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Depending on your appallingly bad pun of choice, Home Secretary Theresa May variously let the cat out of the bag, set the cat among the pigeons, or caused a cat-astrophe at this week’s Conservative party conference. For those of you who managed to avoid the cat fight, May called for the Human Rights Act to be scrapped for allowing (among other bleeding-heart-liberal disasters) an illegal immigrant to escape deportation for the sake of his pet cat.

Depending on your appallingly bad pun of choice, Home Secretary Theresa May variously let the cat out of the bag, set the cat among the pigeons, or caused a cat-astrophe at this week’s Conservative party conference. For those of you who managed to avoid the cat fight, May called for the Human Rights Act to be scrapped for allowing (among other bleeding-heart-liberal disasters) an illegal immigrant to escape deportation for the sake of his pet cat.

Setting aside the fact that this case had been overturned because the Home Office had mistakenly failed to apply its own policy concerning the unmarried partners of UK residents, May’s example says more about her government’s own misunderstandings than it does about judicial ‘misinterpretation’ of the law.

May promises to do everything in her power to ‘restore sanity to our immigration system’ by ensuring that ‘when [foreign criminals or illegal immigrants] should be removed, they will be removed’. She fails to recognise that, far from being insane, this is exactly what UK immigration law is set up to do.  Where deportation does not infringe an individual’s basic human rights, UK officials can – and frequently do – send illegal immigrants, foreign criminals and refused asylum seekers home.

In situations where deportation does interfere with a basic human right – such as the right to privacy and family life protected under Article 8 of the Human Rights Act – the Supreme Court has the authority to declare this deportation incompatible with the UK’s human rights obligations. This is neither a ‘perversion’ nor an ‘abuse’ of justice but merely the judicial recognition of the role of rights as ‘trumps’  that protect the fundamental interests of often vulnerable or marginalised individuals against collective, non-rights related interests such as preserving a British way of life or increasing national wealth.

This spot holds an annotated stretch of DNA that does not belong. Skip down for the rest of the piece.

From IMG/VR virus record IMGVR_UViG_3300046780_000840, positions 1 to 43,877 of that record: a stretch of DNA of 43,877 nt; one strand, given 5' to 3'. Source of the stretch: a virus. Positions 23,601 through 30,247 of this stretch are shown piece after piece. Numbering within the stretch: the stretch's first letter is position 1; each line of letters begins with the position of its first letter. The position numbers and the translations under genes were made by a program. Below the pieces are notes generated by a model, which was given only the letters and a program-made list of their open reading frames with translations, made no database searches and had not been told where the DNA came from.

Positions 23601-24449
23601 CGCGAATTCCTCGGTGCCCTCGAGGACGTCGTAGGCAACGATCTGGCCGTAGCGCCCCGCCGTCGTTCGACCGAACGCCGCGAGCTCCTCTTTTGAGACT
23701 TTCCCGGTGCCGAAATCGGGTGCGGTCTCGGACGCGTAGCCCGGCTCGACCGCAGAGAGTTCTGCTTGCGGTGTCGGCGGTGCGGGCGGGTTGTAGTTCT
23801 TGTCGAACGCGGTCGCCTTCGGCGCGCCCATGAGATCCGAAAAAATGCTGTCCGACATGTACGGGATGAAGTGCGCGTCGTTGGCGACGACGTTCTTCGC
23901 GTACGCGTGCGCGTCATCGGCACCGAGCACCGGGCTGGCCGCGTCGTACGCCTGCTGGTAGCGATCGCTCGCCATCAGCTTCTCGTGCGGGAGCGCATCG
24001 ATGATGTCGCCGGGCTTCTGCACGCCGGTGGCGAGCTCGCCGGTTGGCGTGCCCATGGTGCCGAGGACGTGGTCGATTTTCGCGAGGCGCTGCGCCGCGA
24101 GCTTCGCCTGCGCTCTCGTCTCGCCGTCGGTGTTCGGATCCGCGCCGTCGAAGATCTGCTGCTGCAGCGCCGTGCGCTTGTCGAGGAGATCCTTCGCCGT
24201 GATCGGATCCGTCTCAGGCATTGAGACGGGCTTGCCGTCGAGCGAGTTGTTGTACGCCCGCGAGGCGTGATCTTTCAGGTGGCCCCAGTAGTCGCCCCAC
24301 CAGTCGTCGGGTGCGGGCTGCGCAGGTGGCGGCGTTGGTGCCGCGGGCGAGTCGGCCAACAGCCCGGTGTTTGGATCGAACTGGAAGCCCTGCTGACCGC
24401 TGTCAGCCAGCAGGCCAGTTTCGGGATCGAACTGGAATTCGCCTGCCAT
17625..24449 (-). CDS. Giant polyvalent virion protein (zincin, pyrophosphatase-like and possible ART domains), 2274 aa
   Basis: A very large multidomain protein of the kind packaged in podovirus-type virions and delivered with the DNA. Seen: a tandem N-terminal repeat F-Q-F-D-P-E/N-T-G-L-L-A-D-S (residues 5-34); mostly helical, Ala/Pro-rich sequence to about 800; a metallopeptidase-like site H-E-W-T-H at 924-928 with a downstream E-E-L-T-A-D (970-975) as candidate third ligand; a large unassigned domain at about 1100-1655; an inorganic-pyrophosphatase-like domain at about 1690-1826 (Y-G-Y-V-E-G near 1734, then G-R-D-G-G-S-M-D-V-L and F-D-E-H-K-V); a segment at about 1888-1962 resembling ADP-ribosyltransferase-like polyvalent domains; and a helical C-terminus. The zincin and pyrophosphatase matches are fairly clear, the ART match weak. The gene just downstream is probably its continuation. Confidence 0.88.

May also argues that the ‘problem’ of human rights ‘lies mainly in British courts’. She cleverly sidesteps the fact that the UK is obliged, as a state party to the European Convention on Human Rights, active member of the European community and staunch critic of human rights violators abroad, to fulfil certain key obligations under international law – including incorporating the Convention’s provisions into domestic law. Were cases such as the cat-owning immigrant’s not decided in British courts, they would ultimately be decided in the European Court of Human Rights. The Human Rights Act is not some liberal project dreamt up by ‘left-wing elites’ but the domestic implementation of an internationally ratified, regionally binding instrument of law.

Finally, May also mysteriously fails to mention that the Human Rights Act does little to challenge the long-standing British tradition of Parliamentary sovereignty. Judges have the power to declare a piece of legislation incompatible with the government’s obligations under the Act, but the final decision about whether or how to act on this declaration always rests with Parliament.

Maybe next time May will try to get her facts straight before cat-egorically misleading the British public. Groan.

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